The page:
27) Massachusetts encourages businesses and organizations not on the list of essential services “to continue operations through remote means that do not require workers, customers, or the public to enter or appear at the brick-and-mortar premises closed by the order.”  

28) For purposes of the Massachusetts order, businesses within the financial services industry deemed to provide COVID-19 Essential Services are entities with “workers who are needed to process and maintain systems for processing financial transactions and services (e.g., payment, clearing, and settlement; wholesale funding; insurance services; and capital markets activities); workers who are needed to provide consumer access to banking and lending services, including ATMs, and to move currency and payments (e.g., armored cash carriers); workers who support financial operations, such as those staffing data and security operations centers.” See Exhibit A of the Order of the Governor Assuring Continued Operation of Essential Services in the Commonwealth, Closing Certain Workplaces and Prohibiting Gatherings of More Than 10 People (Mar. 23, 2020).

29) Mich. Exec. Order No. 2020-21 (Mar. 23, 2020). 

30) The Michigan order requires businesses and operations that employ critical infrastructure workers to inform workers of their designation as critical infrastructure workers in writing (with a grace period allowing oral designations through March 31, 2020) and to adopt social distancing practices. 

31) Minn. Exec. Order No. 20-20 (Mar. 25, 2020).

32) Nev. Directive No. 010 (Mar. 31, 2020). 

33) Emergency Regulation of the Nevada Department of Public Safety, Division of Emergency Management NAC 414 (Mar. 20, 2020). 

34) N.H. Emergency Order No. 17 (Mar. 26, 2020).

35) For purposes of the New Hampshire order, businesses within the financial services industry deemed to provide Essential Services are “banks, financial services institutions, credit unions, insurance, payroll, regional development corporations, and accounting services,” as well as entities with “workers who are needed to process and maintain systems for processing financial transactions and services (e.g., payment, clearing, and settlement; wholesale funding; insurance services; and capital markets activities); workers who are needed to provide consumer access to banking and lending services, including ATMs, and to move currency and payments (e.g., armored cash carriers); and workers who support financial operations, such as those staffing data and security operations centers.” See N.H. Emergency Order No. 17, Exhibit A (Mar. 26, 2020).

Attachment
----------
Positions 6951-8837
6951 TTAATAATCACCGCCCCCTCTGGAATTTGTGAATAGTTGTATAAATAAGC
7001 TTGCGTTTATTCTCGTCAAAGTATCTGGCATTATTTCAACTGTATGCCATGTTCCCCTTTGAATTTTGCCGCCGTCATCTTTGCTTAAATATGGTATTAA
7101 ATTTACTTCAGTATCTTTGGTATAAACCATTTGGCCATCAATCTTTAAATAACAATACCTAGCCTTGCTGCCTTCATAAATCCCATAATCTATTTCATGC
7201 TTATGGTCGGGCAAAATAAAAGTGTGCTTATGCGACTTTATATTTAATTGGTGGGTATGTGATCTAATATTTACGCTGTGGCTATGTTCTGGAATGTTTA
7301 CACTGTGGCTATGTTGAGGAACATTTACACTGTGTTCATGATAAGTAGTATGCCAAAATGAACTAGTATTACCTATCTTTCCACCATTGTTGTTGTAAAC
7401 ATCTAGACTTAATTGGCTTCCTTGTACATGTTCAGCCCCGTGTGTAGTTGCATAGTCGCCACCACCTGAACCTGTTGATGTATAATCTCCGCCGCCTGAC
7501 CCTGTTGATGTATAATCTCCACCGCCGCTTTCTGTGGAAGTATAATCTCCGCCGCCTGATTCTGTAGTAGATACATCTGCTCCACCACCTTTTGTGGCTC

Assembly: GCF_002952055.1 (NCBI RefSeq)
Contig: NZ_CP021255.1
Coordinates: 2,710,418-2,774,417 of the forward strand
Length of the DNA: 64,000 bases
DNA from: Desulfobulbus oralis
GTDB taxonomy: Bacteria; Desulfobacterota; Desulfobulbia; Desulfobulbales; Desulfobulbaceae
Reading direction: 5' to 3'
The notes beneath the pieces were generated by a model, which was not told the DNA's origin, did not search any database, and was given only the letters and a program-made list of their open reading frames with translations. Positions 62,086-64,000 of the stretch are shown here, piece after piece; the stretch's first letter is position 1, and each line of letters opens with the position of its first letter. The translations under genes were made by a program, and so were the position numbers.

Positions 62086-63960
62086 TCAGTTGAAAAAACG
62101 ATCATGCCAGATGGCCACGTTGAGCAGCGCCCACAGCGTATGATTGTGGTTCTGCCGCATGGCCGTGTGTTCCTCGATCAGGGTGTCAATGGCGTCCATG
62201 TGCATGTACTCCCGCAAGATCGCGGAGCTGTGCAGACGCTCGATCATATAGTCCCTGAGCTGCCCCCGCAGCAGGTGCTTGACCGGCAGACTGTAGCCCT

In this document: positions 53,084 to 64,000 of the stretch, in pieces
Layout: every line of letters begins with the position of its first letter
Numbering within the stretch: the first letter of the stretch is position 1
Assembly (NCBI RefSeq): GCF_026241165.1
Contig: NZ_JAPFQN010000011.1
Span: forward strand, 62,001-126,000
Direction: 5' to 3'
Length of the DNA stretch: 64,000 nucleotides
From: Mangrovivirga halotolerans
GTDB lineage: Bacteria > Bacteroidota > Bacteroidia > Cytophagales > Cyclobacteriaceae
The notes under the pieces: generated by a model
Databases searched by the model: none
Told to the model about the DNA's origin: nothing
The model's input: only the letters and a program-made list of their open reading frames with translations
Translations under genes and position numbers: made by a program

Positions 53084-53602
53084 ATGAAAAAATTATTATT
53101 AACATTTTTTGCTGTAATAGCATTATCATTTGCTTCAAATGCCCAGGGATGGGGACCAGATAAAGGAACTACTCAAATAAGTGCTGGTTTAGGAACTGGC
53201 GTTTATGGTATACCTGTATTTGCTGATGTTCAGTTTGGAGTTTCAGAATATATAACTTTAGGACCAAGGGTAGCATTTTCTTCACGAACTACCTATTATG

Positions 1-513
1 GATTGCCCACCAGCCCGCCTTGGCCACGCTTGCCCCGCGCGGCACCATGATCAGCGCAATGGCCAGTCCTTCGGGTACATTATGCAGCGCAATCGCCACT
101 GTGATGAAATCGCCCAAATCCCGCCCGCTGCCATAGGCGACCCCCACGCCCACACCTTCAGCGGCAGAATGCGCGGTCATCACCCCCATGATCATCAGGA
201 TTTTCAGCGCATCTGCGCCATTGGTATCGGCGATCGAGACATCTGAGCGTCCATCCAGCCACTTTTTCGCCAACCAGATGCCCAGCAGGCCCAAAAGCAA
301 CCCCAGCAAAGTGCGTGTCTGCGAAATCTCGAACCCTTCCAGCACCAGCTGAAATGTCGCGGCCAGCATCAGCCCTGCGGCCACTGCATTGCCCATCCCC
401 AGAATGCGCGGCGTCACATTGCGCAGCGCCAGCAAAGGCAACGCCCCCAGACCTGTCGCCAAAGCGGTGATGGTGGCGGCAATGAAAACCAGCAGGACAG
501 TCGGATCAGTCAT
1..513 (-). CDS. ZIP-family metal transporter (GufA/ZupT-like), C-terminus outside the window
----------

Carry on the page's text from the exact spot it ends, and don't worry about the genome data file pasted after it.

36) N.J. Exec. Order No. 107 (Mar. 21, 2020).

37) N.Y. Exec. Order No. 202.8 (Mar. 20, 2020); see also Governor Cuomo Issues Guidance on Essential Services Under The ‘New York State on PAUSE’ Executive Order, Governor Andrew M. Cuomo Press Room (Mar. 20, 2020).

38) N.C. Exec. Order No. 121 (Mar. 27, 2020). 

39) For purposes of the North Carolina order, “Minimum Basic Operations” include: “the minimum necessary activities to maintain the value of the business’s inventory, preserve the condition of the business’s physical plant and equipment, ensure security, process payroll and employee benefits, or related functions” and “the minimum necessary activities to facilitate employees of the business being able to continue to work remotely from their residences.”

40) For purposes of the North Carolina order, financial institutions include the following: “bank, currency exchanges, consumer lenders, including but not limited to, pawnbrokers, consumer installment lenders and sales finance lenders, credit unions, appraisers, title companies, financial markets, trading and futures exchanges, affiliates of financial institutions, entities that issue bonds, related financial institutions, and institutions selling financial products.”

41) Ohio Director of Health Stay At Home Order (Mar. 22, 2020).

42) Such institutions include “consumer lenders, including but not limited, to pawnbrokers, consumer installment lenders and sales finance lenders, credit unions, appraisers, title companies, financial markets, trading and futures exchanges, payday lenders, affiliates of financial institutions, entities that issue bonds, related financial institutions, and institutions selling financial products.”

43) Which includes the “minimum necessary activities to maintain the value of the business’s inventory, preserve the condition of the business’s physical plant and equipment, ensure security, process payroll and employee benefits, or for related functions” and the “minimum necessary activities to facilitate employees of the business being able to continue to work remotely from their residences.”

44) Or. Exec. Order No. 20-12 (Mar. 23, 2020).

45) Pa. Exec. Order of The Governor of The Commonwealth of Pennsylvania Regarding the Closure of All Businesses that Are Not Life Sustaining (Mar. 19, 2020).

46) Governor Tom Wolf, “Life Sustaining Business Frequently Asked Questions” (Mar. 21, 2020).